4 Foundations of Humanitarian Accountability in a Digital Era

by | Nov 8, 2022 | ICT4D |

4 foundations

It is easy to think about being accountable to those we work with by giving them a means to feedback. Many of us also add ‘by doing what we say we are going to do.’ While integrity and providing a means of two way communication is good and foundational, it is quite basic. There is more we can, and should, be doing. Especially in a digital era.

Conceptually one of the key questions aid agencies need to wrestle with is ‘how does applying the human rights and ethics lens to digital solutions change our approach?’ This is not an easy question and neither is there only one correct answer. It is complex, but we need to wrestle with it as ignoring it has negative consequences.

More practically, there is the question of ‘what is a people centred approach to data management?’ People centred, not organisational centred like we currently have. Again, this is complex without only one answer. However, when we consider it through the lens of accountability, I see four key foundations.

First, just like this post started, we need to ensure there is genuine two-way communication and we do what we say we are going to do. However, here we focus on ‘doing what we say we will’ when it comes to data. So if we say we won’t share it, we don’t.

Second, to improve our integrity and the usability of the data we collect (or verify), we need to provide access to the data we hold about the person to the person. Not only is this a legal requirement in more and more countries, it helps with agency. Access enables the person to ensure the data is correct, to check what we are doing with it, and if done well, can enable the person to use that data in other areas of their lives.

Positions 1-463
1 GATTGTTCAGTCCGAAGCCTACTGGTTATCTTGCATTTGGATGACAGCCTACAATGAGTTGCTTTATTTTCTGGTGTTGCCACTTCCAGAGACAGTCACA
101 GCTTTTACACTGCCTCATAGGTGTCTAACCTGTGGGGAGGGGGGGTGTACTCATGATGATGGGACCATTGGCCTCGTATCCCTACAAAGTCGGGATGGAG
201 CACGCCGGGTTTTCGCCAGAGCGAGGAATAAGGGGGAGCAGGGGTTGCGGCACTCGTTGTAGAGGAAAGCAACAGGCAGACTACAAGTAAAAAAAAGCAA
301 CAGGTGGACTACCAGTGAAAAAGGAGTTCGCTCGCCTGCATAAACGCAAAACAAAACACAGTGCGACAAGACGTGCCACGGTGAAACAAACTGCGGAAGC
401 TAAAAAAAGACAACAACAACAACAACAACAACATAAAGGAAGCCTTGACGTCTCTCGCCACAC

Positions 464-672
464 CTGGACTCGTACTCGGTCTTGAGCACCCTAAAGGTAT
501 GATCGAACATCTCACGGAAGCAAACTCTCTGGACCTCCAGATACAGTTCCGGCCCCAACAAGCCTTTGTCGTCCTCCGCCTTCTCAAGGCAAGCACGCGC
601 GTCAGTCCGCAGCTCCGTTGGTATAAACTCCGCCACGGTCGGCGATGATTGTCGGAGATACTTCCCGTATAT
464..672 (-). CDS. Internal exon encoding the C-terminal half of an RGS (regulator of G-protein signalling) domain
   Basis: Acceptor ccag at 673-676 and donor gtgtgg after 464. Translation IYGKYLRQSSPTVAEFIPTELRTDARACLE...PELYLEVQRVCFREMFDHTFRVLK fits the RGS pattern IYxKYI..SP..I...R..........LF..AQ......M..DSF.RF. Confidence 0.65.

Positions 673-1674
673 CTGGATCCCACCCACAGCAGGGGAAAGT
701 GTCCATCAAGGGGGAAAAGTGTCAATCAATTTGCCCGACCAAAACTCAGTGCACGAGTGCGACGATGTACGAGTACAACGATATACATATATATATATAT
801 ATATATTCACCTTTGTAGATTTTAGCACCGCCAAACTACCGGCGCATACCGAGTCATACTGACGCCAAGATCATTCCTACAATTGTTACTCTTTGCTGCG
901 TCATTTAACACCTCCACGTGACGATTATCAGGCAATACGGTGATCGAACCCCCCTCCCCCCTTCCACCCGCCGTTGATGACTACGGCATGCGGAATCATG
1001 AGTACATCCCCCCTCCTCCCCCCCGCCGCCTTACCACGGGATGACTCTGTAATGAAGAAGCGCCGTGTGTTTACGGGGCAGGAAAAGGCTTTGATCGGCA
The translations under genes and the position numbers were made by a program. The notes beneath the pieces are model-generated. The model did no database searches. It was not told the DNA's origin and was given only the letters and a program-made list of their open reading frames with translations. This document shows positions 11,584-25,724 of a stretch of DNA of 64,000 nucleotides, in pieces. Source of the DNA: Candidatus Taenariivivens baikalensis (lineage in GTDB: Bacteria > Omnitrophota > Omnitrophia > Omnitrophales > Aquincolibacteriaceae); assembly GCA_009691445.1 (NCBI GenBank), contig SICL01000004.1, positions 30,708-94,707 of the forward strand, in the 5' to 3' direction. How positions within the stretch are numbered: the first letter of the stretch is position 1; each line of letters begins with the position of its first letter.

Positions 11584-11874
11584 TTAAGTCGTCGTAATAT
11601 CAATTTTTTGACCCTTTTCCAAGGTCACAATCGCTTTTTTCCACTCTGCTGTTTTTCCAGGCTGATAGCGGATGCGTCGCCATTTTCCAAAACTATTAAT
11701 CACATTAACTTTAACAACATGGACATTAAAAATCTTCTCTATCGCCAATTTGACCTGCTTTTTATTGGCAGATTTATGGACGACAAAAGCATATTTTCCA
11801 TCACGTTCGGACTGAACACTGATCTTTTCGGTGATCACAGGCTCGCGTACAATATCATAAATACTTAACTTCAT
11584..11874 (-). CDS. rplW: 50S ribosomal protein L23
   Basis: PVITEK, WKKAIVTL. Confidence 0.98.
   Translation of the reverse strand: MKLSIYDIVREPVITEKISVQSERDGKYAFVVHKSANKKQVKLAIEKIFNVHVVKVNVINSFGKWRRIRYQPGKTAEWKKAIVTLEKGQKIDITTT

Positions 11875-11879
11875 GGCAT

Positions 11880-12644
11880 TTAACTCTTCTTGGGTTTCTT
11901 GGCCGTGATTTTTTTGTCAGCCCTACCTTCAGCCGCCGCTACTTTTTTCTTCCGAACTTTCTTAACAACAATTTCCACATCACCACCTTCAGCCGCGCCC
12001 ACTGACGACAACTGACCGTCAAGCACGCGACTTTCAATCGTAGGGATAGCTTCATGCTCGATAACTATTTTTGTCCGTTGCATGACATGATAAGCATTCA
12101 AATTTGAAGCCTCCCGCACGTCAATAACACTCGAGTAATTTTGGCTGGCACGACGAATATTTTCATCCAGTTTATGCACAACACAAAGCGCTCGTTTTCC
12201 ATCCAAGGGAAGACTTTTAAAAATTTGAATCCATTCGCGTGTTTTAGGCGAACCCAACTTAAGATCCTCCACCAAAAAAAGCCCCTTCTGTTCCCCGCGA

Third, we hugely increase our work on creating awareness. Awareness of why we need the data we collect, what we do with it, with whom we will share it, and so on. However, additionally, and perhaps most importantly, create awareness about what their rights are when it comes to data, what the value of their data is to us and others, and so on.

Fourth, closely tied to awareness is alternatives. A people centred approach to data management fundamentally must have choice. And choice, not made by the organisation, but choice for the person or household. This does not mean there must be infinite choices. But a person affected by a crisis should be able to choose not to be registered digitally or not to provide certain pieces of data or their biometric or whatever and still receive assistance. This is not saying we, as humanitarian organisations, do not need information. We do. It does not mean, we do not have preferred means of gathering that information. We do. However, a people centred approach to data management acknowledges it is not only about us. It is about the person affected by the crisis. We must provide an option, an alternative.

Four things. In some ways four simple things. And yet, as most designers (and writers) would say, simplicity is the hardest to make and communicate.

If you are working on these (or other aspects) please get in touch as I’d love to exchange practical ideas of how we make it a reality.

Photo by Jordan Graff


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